This article was originally published in the January/February 1993 issue of Home Energy Magazine. Some formatting inconsistencies may be evident in older archive content.



| Back to Contents Page | Home Energy Index | About Home Energy |
| Home Energy Home Page | Back Issues of Home Energy |



Home Energy Magazine Online January/February 1993




Performance Versus Projections:
Does Your Refrigerator Measure Up?




Every new refrigerator is sold with a bright yellow Energy Guide label affixed to the door. The label lists the refrigerator's energy consumption (translated confusingly into dollars per year) and compares that unit to other, similar models. Is the label a good indication of the refrigerator's actual energy use? Yes, on average, the label predicts actual, in-kitchen use reasonably well.

Researchers at the Lawrence Berkeley Laboratory compiled field measurements of refrigerator energy use and compared those values to the labeled consumptions. The data came from utility measurements undertaken all over the country although most of the studies were undertaken north of the Mason-Dixon line. All together, they compared actual consumption with labels in 206 top-freezer and side-by-side refrigerators. The average use was very close to the labeled prediction although the individual use varied considerably (see Figure 1). On average, the field energy use was 15% less than the label. The variation probably reflected differences in kitchen temperatures, presence of automatic ice makers, and other factors unique to each site.

When presented separately, top-freezers appear to more closely conform to their labeled values than side-by-sides. One element of uncertainty is the automatic ice maker. Both laboratory and field studies have demonstrated that automatic ice makers can raise a refrigerator's energy use 20%. Unfortunately, the researchers could not determine which refrigerators had automatic ice makers because these are often installed after the unit is sold and are not indicated by the refrigerator's serial number.

The results of this compilation are all the more surprising because the test procedure used to measure consumption is very unrealistic. The refrigerator is placed in an environmental chamber maintained at 90deg.F with the doors kept closed during the 24-hour measurement period. No food is inserted or removed. In addition, some of the special energy-intensive features, such as the automatic ice maker and the through-the-door service, are not operated during the test.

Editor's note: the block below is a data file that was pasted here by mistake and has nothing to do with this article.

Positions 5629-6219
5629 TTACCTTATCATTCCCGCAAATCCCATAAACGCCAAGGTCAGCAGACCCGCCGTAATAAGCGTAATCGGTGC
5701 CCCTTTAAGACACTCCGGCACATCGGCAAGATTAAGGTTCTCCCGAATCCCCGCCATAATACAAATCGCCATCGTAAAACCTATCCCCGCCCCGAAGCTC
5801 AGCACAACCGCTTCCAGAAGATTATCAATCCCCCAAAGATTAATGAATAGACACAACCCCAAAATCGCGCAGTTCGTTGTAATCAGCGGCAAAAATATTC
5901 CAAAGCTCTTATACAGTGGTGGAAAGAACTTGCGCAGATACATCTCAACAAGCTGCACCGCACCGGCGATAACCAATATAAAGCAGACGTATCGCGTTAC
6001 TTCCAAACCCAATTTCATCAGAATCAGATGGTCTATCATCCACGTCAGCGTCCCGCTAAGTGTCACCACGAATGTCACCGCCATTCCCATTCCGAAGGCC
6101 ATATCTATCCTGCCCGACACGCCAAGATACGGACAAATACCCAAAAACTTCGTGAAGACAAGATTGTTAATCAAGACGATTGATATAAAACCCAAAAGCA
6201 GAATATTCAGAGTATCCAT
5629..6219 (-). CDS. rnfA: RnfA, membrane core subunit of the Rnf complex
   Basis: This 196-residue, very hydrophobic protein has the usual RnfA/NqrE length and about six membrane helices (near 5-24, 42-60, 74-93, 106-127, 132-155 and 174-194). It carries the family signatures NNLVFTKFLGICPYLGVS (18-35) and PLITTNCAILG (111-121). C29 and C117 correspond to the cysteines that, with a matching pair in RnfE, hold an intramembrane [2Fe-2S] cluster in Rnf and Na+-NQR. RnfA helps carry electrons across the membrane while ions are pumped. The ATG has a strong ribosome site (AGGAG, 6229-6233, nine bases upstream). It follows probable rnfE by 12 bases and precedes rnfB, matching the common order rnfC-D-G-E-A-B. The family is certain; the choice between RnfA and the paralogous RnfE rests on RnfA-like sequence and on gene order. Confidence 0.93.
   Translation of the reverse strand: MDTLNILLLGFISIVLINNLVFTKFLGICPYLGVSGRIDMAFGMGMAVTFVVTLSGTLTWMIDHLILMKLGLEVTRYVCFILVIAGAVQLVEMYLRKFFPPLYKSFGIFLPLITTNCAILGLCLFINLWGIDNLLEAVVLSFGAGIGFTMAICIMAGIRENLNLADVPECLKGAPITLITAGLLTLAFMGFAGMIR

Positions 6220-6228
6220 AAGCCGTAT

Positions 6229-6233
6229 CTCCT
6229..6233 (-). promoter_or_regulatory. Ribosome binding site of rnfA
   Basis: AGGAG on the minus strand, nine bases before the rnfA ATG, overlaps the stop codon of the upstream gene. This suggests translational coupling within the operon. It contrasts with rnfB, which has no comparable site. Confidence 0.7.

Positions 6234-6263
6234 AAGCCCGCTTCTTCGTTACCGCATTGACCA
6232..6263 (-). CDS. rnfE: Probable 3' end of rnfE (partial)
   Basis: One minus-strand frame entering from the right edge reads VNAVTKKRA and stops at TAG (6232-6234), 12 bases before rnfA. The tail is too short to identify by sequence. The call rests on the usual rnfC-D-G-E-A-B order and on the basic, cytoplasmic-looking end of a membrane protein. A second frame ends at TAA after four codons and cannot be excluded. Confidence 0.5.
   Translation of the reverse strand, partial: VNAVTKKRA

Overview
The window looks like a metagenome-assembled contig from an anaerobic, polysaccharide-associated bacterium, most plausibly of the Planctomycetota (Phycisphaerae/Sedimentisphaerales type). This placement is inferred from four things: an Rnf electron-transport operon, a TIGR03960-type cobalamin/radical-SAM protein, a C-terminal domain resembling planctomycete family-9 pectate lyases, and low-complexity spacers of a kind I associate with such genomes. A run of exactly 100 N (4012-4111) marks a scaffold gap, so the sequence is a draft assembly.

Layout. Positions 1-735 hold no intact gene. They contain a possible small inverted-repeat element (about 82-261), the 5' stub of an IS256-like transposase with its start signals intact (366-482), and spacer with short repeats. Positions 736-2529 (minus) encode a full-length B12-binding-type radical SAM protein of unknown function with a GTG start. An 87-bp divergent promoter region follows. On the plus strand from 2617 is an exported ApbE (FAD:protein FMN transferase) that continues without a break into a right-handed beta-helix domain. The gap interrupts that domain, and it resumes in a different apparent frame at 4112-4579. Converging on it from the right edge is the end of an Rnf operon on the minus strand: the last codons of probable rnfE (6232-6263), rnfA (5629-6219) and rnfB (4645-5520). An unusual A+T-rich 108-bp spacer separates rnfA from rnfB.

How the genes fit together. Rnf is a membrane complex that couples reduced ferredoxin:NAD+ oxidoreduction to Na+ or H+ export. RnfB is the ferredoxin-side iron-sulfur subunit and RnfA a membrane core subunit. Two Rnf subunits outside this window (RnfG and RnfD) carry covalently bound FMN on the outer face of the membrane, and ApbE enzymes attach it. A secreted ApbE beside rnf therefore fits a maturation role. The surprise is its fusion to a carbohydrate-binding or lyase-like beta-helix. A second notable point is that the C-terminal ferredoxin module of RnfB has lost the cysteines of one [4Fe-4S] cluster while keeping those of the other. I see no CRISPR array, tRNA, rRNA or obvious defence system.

Refrigerator electricity consumption is very sensitive to the temperature of the kitchen (see box, Keep That Kitchen Cool, p. 31). The results of this compilation are somewhat biased because most of the monitored refrigerators were in cooler, northern kitchens. Accordingly, refrigerators in Texas, Florida, and other warmer southern states, will probably use 10-20% more energy than their labels predict.

--Alan Meier


Figure 1. Refrigerator Energy Use



Related Articles

Building an Energy-Efficient Home Office (Geltz)
Chasing the Golden Carrot (Frantz)
Eliminating CFCs Without Regrets (Houghton)
Hauling in the Culprits: Michigan's Bounty Pilot (Witte and Kushler)
Home Alone--Living Off the Grid (Casebolt)
Is That Old Refrigerator Worth Saving? (Meier)
Leaking Electricity (Meier)
Maintenance Doesn't Necessarily Lower Energy Use (Litt, Megowan, and Meier)
New Standards Begin, But Will Rebates Continue? (Morrill)
Recycling Refrigerators: Whose Responsibility? (Nelson)
Refrigerator Replacement in Florida: A Case Study (Parker and Stedman)
Remodeling Kitchens: A Smorgasbord of Energy Savings (Sullivan)
SMUD's Refrigerator Graveyard--Conditions of the Deceased (Bos)
Understanding Power Quality (De Almeida)
Waterbed Heating: Uncovering Energy Savings in the Bedroom (Rieger)
What Stays On When You Go Out (Meier)
What's Wrong with Refrigerator Energy Ratings? (Proctor)
Checking Out HUD's Proposed Mobile Home Performance Standards (Judkoff)
Making Energy Mortgages Work (Luboff)
Managing Large-Scale Duct Programs (Downey)
New Group Hunts Bad Ducts (Obst)
One Size Fits All: A Thermal Distribution Efficiency Standard (Modera)
Telecommuting: An Alternative Route to Work (Quaid)
Weatherization Assistance: The Single-Family Study (Brown and Berry)

| Back to Contents Page | Home Energy Index | About Home Energy |
| Home Energy Home Page | Back Issues of Home Energy |


Home Energy can be reached at:
Home Energy magazine -- Please read our Copyright Notice


  • 1
  • NEXT
  • LAST
SPONSORED CONTENT What is Home Performance? Learn about the largest association dedicated to home performance and weatherization contractors. Learn more! Watch Video